Davis toured the show across Europe, and noticed funny differences in the ways different nations responded to his routine.
“The Spanish audiences are the most talkative. They want to interact with you. The Germans can sometimes stifle their laughter a lot. They won’t laugh out loud but will tell you how good the show was afterwards. I was always like ‘where were you 20 minutes ago!’,” he jokes.
Davis was bringing in good money for his ticketed events. It seemed to be a straightforward future for him in comedy. Then the pandemic hit.
Finding the comedian behind the bartender
Although he managed to stay afloat with online gigs, something no longer felt right about 'The Wandering Barman' routine.
For now, Davis continues to perform 'The Wandering Barman' for corporate events. But his focus has shifted entirely to a more stripped-back version of comedy as he realised the lifestyle he was living clashed with his sense of self.
“I come from a place called Cumbernauld, which is in the outskirts of Glasgow. It was voted the worst town in the UK. So I come from this rough-and-ready area, and I’m very proud of that,” Davis says.
“But I found myself climbing this middle-class social ladder in Berlin, making cocktails and refining my palate and all that. Eventually I came to a realisation that that’s not me.”
Feeling like an outsider in the world of Michelin star cocktail making, Davis poured his energy into a new show, 'The Death of a Barman'.
“I got sucked into the fake side of that bartending world for a bit,” Davis reflects. “And in Scotland, you know they’d call me dry shite, no craic, and no banter, for that.”
“It sometimes seems like a tragedy. I’m sad, I’m disillusioned. But you have to have that. Tragedy plus time equals comedy, so once you’ve got that distance on it, you can get a better perspective on it and then it becomes funny,” he says.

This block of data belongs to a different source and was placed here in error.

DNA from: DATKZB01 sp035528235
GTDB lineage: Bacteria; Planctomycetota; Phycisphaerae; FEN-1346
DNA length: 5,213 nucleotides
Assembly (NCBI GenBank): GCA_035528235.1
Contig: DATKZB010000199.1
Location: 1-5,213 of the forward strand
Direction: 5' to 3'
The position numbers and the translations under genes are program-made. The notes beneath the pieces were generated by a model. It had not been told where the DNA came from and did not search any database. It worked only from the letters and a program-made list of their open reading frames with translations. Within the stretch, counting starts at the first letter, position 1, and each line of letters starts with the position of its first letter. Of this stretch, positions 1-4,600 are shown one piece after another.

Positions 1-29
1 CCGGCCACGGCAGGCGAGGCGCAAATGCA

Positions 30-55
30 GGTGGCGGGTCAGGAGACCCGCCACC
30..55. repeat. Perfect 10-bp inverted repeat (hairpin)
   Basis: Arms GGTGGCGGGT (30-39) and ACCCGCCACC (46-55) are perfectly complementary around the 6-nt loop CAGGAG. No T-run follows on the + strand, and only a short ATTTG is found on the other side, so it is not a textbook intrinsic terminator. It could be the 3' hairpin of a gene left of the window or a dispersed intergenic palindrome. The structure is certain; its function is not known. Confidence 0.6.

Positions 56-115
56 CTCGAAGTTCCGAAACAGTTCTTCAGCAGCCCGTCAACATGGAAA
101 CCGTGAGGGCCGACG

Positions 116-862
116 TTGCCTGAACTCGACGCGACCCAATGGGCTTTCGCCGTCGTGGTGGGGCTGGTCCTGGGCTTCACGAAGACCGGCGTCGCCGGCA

One of the key parts of Davis’ act are his observations on class.
“I always exaggerate in my head what middle class people do. Like they’re eating Ferrero Rochers on a regular basis while working class people only get them at New Year’s Eve.”
“Or how they’re always giving advice, asking you if you’ve ever thought about investing. You never get that the other way around, with a working class person showing someone at Waitrose how to jam the coin slot for a trolley with their key.”
Through writing the show, Davis found he was able to harmonise his working class roots with the tastes he’d gained as a fancy bartender in Berlin. He could still be the boy from Cumbernauld and he could enjoy a perfectly stirred martini.
“It’s this cyclical kind of thing to realise it doesn’t matter who you are in the world. Everyone gets to experience whatever they want,” he says.
Reflecting on the validation he has sought out from his previous attempts at fitting in with the middle classes and the validation from an audience laughing, Davis has been able to remove his ego from the equation.
“The service industry is about making strangers have a good time. And that’s also what I do. But with stand up, I’ve got a room full of people that I don't know and they don’t know me personally.”
“I don’t need them to like Chris Davis. I just want them to like 'The Death of a Barman' show that Chris Davis has written. That’s the validation I’m seeking.”
The ultimate test is yet to come as Davis prepares his show for a month-long tour in his home country at the Edinburgh Fringe Festival.
Chris Davis will tour his show "Death of a Barman" in Berlin this June ahead of a month-long residency at the Edinburgh Fringe in August. You can find his tour dates here.